Investors Steering Dollars Away From Social Games Ever Since Zynga’s IPO

Zynga’s public offering 10 months ago marks the peak for social gaming investments, with venture capital moving sharply away from the sector ever since.

“Our prediction that the Zynga IPO might have been the high water mark for Social Games 1.0 investment has been validated, with the VC market moving sharply away from that sector,” said Digi-Capital Managing Director Tim Merel.

A report conducted by Digi-Capital, an investment bank focused on gaming and companies in America, Europe and Asia, concluded that dollars are now being funneled toward tablet games, mobile games that are social, and cross-platform games, which work across all screens — mobile, social networks and the Web.

In December, Zynga raised $1 billion in a public offering, capping off a vibrant year of social investing that also included Nexon’s $1.2 billion public offering on the Tokyo Stock Exchange.

In 2011, social gaming represented 57 percent of the dollars invested and 45 percent of all acquisitions. But ever since the two IPOs, the smaller screen dominates, Digi-Capital reports. During the first nine months of the year, mobile and tablet games were the largest transaction group, receiving 42 percent of all fundings and 32 percent of all acquisitions. However, it should be noted that valuations are much lower today for mobile than social gaming last year, given that it is a much earlier stage market.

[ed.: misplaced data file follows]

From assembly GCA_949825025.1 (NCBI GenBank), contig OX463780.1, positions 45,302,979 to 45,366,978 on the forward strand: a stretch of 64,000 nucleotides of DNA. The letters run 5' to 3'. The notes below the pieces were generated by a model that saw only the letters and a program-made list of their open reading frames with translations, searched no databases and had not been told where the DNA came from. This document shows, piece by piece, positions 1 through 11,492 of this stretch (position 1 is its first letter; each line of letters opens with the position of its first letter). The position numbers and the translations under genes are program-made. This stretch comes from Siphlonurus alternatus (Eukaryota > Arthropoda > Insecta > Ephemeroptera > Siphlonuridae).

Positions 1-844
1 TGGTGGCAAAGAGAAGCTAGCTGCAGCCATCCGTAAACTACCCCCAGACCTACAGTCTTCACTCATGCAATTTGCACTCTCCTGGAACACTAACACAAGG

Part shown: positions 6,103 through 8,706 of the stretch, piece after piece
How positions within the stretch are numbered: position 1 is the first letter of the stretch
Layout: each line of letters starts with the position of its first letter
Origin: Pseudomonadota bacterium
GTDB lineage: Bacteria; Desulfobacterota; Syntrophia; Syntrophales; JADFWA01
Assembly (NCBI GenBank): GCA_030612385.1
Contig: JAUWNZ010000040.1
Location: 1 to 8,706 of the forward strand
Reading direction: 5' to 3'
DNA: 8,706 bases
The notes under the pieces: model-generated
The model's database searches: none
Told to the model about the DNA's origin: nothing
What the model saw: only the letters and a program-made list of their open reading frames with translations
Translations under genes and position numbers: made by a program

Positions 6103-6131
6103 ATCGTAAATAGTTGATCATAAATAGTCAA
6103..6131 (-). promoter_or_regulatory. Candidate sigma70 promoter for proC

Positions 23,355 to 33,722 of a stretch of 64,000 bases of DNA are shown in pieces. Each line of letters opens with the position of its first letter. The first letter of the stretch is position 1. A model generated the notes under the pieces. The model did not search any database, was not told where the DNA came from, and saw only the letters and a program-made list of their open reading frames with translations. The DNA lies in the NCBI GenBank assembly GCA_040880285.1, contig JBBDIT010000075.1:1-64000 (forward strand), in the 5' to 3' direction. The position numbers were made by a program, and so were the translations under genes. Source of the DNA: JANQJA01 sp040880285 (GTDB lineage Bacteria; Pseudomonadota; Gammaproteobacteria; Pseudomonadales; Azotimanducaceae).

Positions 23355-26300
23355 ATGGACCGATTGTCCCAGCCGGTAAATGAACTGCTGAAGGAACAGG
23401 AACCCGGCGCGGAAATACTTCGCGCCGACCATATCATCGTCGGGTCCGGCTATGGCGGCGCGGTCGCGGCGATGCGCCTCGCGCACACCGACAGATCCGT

While Digi-Capital reports that social gaming is on the way out, the good news is that the broader games sector continues to see an accelerated level of interest. So far, in 2012, 71 transactions have been completed, totaling $3.6 billion, beating last year’s record level of activity. In 2011, 113 transactions generated $3.4 billion in transaction value.

Other trends to keep an eye out for:

  • In addition to mobile, massively multiplayer online games (MMO) and middleware software continue to see investments and exits.
  • Chinese, Japanese and South Korean companies are still looking to buy Western game companies, but are facing cultural hurdles.
  • In the first nine months of the year, free-to-play MMO exits were a surprise, representing 42 percent of all M&A, by transaction value.
  • Middleware software also performed well in the first three quarters of the year, receiving 39 percent of all private investments, driven, in part, by Visa’s $190 million acquisition of PlaySpan.

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Just as the atom bomb was the weapon that was supposed to render war obsolete, the Internet seems like capitalism’s ultimate feat of self-destructive genius, an economic doomsday device rendering it impossible for anyone to ever make a profit off anything again. It’s especially hopeless for those whose work is easily digitized and accessed free of charge.

— Author Tim Kreider on not getting paid for one’s work